June 10, 2021
As Washington seems to be lined with money, one of President Biden’s campaign promises was to pass
one of the most comprehensive infrastructure packages that we haven’t seen since the New Deal at the
end of the Great Depression. It’s easy to get caught up with the name, but infrastructure is much more
than just roads and bridges, it is how we are connected together as people and an economy. This
package, which is currently in negotiation, is rumored to be around $1 trillion – which requires
consensus both from the House and the equally split Senate. Below, I have broken down what this
money is going towards, and how it will benefit you over the coming years.
It is hard to argue that there is a more crucial segment of infrastructure than the internet, especially
with the shift to remote work and the new trend of hybrid work schedules. Any package that is signed
will have broad expansions to broadband internet access including physical cables connecting more
houses to the internet of things, 5G small cells on street posts to ensure that you have the fastest
possible internet on the go, and a never before seen network that will power the adoption of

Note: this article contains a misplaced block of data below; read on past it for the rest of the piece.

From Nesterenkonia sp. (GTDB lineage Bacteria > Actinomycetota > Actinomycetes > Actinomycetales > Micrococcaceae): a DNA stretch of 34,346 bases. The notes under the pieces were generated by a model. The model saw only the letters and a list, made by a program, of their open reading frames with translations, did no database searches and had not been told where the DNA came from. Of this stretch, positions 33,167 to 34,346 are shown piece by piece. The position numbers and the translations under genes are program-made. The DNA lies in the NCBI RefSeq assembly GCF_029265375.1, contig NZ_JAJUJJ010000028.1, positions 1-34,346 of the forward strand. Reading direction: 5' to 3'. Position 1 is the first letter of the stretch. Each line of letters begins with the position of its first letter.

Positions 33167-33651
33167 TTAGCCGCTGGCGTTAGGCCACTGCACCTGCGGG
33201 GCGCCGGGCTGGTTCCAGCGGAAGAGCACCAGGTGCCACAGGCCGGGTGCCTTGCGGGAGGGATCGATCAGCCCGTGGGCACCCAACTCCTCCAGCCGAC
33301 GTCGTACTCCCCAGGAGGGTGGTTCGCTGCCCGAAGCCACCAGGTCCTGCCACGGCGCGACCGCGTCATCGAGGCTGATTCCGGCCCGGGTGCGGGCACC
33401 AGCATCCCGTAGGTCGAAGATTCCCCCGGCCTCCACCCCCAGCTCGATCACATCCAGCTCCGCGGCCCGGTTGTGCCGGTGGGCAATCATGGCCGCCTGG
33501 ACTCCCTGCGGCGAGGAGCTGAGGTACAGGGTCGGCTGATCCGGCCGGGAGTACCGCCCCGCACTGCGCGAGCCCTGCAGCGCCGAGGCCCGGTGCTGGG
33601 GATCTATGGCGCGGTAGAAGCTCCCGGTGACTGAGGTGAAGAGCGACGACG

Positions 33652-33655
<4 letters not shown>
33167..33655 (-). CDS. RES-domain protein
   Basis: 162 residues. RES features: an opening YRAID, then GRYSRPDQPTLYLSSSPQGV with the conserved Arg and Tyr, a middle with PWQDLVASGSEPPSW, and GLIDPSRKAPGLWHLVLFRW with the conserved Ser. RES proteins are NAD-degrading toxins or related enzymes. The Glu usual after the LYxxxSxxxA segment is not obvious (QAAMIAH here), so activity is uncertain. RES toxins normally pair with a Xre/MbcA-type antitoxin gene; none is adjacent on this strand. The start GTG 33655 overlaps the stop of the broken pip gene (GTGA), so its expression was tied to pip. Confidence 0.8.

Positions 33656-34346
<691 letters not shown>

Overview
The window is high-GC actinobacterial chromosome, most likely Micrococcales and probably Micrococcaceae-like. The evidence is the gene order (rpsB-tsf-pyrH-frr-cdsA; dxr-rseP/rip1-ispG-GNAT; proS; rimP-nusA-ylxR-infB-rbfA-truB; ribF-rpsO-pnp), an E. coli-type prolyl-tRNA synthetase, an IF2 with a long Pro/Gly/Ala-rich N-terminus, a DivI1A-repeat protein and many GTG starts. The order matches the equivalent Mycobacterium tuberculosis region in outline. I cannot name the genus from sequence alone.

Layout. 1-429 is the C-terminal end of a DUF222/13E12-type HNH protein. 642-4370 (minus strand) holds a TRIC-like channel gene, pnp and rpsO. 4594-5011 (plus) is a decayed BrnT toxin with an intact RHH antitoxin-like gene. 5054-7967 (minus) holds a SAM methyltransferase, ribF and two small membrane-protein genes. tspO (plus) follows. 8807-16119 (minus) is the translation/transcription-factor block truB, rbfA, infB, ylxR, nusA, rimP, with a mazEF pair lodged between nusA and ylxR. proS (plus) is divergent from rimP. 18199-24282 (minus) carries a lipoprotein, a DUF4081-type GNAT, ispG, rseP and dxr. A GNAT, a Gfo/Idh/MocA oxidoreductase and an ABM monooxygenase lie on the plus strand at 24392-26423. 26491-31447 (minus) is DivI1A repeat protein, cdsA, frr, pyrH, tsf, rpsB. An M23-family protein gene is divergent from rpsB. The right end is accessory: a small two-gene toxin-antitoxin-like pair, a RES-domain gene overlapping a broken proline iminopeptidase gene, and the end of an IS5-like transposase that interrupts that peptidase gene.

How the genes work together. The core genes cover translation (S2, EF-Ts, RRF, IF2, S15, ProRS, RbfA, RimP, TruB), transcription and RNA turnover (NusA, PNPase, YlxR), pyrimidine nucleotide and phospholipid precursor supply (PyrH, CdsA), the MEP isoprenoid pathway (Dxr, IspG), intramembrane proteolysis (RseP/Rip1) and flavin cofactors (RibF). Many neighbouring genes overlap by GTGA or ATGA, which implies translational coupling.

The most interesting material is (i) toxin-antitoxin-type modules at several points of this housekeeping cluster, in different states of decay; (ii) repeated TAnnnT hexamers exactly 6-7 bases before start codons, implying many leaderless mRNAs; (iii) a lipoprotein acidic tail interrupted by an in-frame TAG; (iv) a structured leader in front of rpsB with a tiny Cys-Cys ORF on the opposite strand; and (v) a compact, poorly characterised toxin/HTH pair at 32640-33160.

autonomous vehicles and drones.
Detroit is the only major metropolitan area that does not have a comprehensive regional transit,
spending half the amount per capita on transit than all peer regions. This package would include funding for new lines and more busses, decreasing wait times and increasing accessibility to regional transit.
In Detroit, we know a thing or two about safe drinking water. A promise that President Biden has made
and is targeted to keep, is replacing all lead water lines with safe options that are not dangerous to
residential health now or in the future.
Roads and Bridges
Roads and bridges are the classic idea of what infrastructure is and will be the largest portion of
spending in any bill that comes out of Washington D.C. You can expect to see increased funding towards
local road projects that promote the replacement of some of our worst roads, as well as increased
inspections, repairs, and replacements of bridges.
Written by Let’s Detroit’s Adam Majestic.